Working as an Osteopath

The osteopathy profession is established in over 50 countries and makes a significant contribution to healthcare across the globe, as outlined in a report released by the Osteopathic International Alliance (OIA). Osteopathy has two distinct streams across the profession: manual therapy-focused osteopaths; and in the US (and elsewhere), a more medical model with osteopathic physicians who sit the same credentialing as medical doctors and work across all medical specialties. 

Osteopathy has existed in Australia for over 100 years and has been at the forefront of development with university education, being one of the first countries to regulate osteopathy.

In 2016-18, over 75,000 Australians visited an osteopath each week and spent $380 million on osteopathic care over the year. The osteopathic profession is the fastest growing allied health profession in Australia, with the number of osteopaths almost doubling every decade for the last several decades.


As a working osteopath in Australia, you must be government registered, meet high professional standards and complete annual continuing vocational education to practice. The vast majority of osteopaths work in private, primary practice, meaning consumers can book appointments directly and can see an osteopath without a medical referral. This requires osteopaths to have the knowledge, diagnostic and assessment skills to ensure they can refer patients for any condition outside their scope of practice.

Osteopaths work in every State and Territory across Australia, with an average work week around 35 hours for an average salary of $85-90,000.  Osteopathy can be a satisfying and fulfilling career which is adaptable to both part-time and full-time work.

Transition to Practice

The move from studying to working as an osteopath is a challenging time. Transition to Practice workshops is run by Osteopathy Australia to give you as a pending graduate, a snapshot of information from key stakeholders that will impact your professional life.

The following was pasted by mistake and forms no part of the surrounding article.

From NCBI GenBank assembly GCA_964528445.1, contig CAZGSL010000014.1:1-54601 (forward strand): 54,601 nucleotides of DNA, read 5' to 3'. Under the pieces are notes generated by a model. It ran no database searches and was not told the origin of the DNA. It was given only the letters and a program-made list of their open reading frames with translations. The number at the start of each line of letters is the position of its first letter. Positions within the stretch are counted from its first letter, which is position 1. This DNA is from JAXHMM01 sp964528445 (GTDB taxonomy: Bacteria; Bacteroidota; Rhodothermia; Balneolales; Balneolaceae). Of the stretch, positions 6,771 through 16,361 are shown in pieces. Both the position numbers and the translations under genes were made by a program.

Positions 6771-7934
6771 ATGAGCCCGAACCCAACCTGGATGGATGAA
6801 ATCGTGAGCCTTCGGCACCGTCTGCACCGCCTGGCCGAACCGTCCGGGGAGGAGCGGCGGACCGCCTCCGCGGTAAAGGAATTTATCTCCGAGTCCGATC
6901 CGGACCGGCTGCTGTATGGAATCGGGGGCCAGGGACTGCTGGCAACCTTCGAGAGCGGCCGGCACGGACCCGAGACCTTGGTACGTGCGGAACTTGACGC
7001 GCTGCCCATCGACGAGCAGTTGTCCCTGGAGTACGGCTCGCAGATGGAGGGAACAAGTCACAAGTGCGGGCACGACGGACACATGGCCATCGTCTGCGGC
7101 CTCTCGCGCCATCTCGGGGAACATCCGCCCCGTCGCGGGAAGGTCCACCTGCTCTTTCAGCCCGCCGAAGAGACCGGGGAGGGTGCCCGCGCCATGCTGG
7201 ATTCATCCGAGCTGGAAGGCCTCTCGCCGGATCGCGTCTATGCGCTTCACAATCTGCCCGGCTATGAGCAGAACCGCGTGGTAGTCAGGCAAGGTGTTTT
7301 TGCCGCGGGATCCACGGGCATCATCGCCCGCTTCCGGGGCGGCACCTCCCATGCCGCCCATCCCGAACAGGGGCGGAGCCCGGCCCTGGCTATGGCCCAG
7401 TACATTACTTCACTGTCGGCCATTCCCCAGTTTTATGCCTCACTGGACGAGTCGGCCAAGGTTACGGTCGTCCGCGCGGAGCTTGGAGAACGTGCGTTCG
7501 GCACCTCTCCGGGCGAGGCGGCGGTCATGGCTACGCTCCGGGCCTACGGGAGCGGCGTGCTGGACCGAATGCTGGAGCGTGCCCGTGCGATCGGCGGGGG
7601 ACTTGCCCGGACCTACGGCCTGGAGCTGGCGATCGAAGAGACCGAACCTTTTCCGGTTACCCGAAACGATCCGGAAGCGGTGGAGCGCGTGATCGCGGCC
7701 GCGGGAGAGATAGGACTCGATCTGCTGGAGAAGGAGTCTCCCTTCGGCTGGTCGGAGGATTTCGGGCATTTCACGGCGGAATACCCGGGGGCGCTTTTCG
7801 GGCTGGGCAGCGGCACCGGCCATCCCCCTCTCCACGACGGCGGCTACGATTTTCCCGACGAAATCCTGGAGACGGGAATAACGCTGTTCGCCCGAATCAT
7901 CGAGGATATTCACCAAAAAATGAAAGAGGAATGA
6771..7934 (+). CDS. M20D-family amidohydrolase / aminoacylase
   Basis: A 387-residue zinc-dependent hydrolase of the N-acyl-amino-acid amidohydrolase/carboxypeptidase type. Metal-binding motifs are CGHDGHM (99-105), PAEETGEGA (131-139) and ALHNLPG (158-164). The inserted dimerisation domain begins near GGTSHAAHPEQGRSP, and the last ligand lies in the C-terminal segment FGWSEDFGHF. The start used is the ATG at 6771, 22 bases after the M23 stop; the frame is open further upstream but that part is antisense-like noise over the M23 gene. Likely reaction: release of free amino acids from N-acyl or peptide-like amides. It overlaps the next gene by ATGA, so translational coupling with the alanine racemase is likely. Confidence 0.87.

A broad range of topics is covered during these workshops including the lessons learned from experienced practitioners, the diverse models of practice, accounting, taxation, and financial management, life as a practitioner, what regulation means and how to handle employment issues. The program features speakers from industry leaders such as the Osteopathy Board of Australia (OBA) and Guild Insurance, as well as advice on the reality of practice from experienced colleges, recent peers and Osteopathy Australia.

Overseas-trained Osteopaths

Trained overseas? There are opportunities to practice in Australia

Osteopathy Australia Partners

We work with these complementary key organisations as an essential part
of providing high quality healthcare for Australians.

Associations Forum
Wentworth Advantage
Worksafe ACT
Pain Australia
National Rural Health Alliance
NSW Workcover
Better Pain Management
Workcover WA
Member Advantage
Victoria University
RMIT University
Brooks Shoes
Guild Insurance
QLD Worksafe
Arthritis Australia
NT Worksafe
TAS Workcover
Insurance Commission of WA
SA Worksafe
Red Cross Australia
VIC Worksafe
Health Workforce Australia